Thomas Singh

Beauty retouching

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I came across this Scratch tutorial about beauty retouching. In still photography, retouchers often tend to use cloning, healing and B/D techniques. What is your approach to beauty work?

 

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We also have some quick n' dirty tricks that might work for video like a technique called Band Pass or Inverted High Pass.  It's a variation of a common technique known as Frequency Separation. I imagine if it's keyed in for skin tones it might work. 

 

Explanation for the techy: http://sean-blog.twicebakedphoto.com/2010/08/vf-tools-of-trade.html\

More simple breakdown: http://www.derek-johnston.co.uk/blog/2014/2/tutorial-inverted-high-pass

Frequency Separation: https://fstoppers.com/post-production/ultimate-guide-frequency-separation-technique-8699

Though nobody likes to admit it. when we are in a pinch we sometimes use frequency separation and this plugin on the low frequency layer. http://www.imagenomic.com/pt.aspx Sometimes it's just much faster to use the plugin to fix patchiness than manually cloning. Also adjusting the luminance of the red vs. yellow can help smooth patchiness. Normally you'll have to lighten reds, darken yellows.

 

 

Edited by cameronrad
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Thanks for posting Thomas.
I made this tutorial almost 5 years ago.
For sure there is new cool stuff in Scratch now that I'd use.

I am actually looking forward to use Baselight 5.0 with the retouching, grid warper and frequency separation features.

 

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I don't do much Beauty touch ups, and most of what I do is pretty quick turnaround, so I just use the quickest tricks, personally.

Lowering the "Midtone Detail" option in Resolve is great for that (which is based on frequency separation).

And I use the Hue vs Hue curve when skin colour is inconsistent (bad make-up, etc...)

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I just did this lingerie xmas spot where the model was not as smooth as you see it in final results.

Could i have gone in more detail sure but would needed more powerful machine also as 4k delivery is asked in the end. From shot to shot you can gather the actual skin under the correction and probably feel what was going on. Will not share originals here.

Key trick was parallel nodes with masking + heavy blur with heavy feather and some grain on top of it to kill plastic feeling.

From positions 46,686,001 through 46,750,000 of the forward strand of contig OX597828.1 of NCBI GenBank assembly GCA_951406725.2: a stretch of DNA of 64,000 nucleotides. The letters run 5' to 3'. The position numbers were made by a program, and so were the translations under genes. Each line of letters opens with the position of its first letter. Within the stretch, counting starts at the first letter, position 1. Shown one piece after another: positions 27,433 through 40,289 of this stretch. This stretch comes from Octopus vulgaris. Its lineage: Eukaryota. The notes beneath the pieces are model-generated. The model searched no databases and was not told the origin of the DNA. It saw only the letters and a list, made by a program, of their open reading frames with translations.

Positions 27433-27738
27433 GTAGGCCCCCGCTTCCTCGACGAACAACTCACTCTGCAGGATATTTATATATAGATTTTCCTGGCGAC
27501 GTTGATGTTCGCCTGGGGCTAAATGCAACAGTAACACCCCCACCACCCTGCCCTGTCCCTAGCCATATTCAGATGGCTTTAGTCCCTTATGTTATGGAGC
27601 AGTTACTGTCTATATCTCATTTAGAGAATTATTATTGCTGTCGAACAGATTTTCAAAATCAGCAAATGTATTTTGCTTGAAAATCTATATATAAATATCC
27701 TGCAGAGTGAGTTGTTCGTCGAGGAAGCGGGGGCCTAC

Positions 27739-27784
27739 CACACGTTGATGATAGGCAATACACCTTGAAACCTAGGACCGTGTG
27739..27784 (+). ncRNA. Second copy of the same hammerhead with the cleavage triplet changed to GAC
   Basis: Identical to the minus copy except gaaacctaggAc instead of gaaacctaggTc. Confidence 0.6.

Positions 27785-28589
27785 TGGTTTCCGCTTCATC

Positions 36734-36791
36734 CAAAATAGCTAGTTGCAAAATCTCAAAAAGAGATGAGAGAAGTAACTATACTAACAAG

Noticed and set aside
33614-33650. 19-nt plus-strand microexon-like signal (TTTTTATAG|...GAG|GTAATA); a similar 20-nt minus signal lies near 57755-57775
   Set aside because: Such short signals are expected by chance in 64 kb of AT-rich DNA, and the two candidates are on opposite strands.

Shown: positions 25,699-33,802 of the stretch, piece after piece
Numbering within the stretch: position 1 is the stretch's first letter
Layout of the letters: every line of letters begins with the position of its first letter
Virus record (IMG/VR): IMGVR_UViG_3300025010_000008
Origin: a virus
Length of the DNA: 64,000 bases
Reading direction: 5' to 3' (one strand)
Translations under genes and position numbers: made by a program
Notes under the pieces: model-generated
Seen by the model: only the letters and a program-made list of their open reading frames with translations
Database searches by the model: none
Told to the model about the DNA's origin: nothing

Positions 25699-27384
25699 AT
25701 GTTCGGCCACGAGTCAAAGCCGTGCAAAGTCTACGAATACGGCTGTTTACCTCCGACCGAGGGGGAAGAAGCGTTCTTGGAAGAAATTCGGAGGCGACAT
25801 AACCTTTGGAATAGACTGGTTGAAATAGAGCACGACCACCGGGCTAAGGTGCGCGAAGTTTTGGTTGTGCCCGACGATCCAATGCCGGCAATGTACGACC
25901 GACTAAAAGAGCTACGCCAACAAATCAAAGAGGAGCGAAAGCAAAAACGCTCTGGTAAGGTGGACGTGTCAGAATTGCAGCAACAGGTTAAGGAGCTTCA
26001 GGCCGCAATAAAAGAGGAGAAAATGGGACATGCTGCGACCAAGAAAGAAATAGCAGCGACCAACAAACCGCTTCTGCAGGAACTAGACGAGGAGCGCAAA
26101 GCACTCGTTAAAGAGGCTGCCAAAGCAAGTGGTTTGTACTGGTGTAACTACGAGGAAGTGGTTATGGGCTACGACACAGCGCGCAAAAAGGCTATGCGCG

Could id be done in more detail? Sure but we had time and budget that limited it a bit.
 

 

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On 1.12.2016 at 3:52 PM, cameronrad said:

 It's a variation of a common technique known as Frequency Separation

Hi Cameron, can you please explain what the frequency separation is all about?

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If the model got light skin you would like to hide the blue / magenta beneath the surface, especially around the eyes. Just like girls do in real life to make the skin look more healthy and to make the eyes pop. Adding some warmth to knock out those colors will often result in some more "life" to the model even if you want to keep the overall skin tones natural. 

Edited by Abby Bader
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What technique do you prefer for skin smoothing? I will leave wrinkles and pimples to the Flame guys but since I got better keyer/tracker I want to do the first pass getting rid of the skin pores around the nose area.

Edited by Nicolas Hanson

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Often, I think you have to track different parts of the face, treating (say) the forehead separately from the area under the eyes, and the neck separately from the face. I find SNR in Resolve can be helpful (with a qualified key), and sometimes negative midtone detail. It depends on the nature of the original material.

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On 30.3.2017 at 11:29 PM, Nicolas Hanson said:

What technique do you prefer for skin smoothing?

Tonal skin rendering is controlled by how we blend the three channels, so you should treat them seperately if you want fine control. The blue channel represents detail, and red tends to have smoother tones than green. You can use this insight to adjust the values to your liking. You could also blur different channels.

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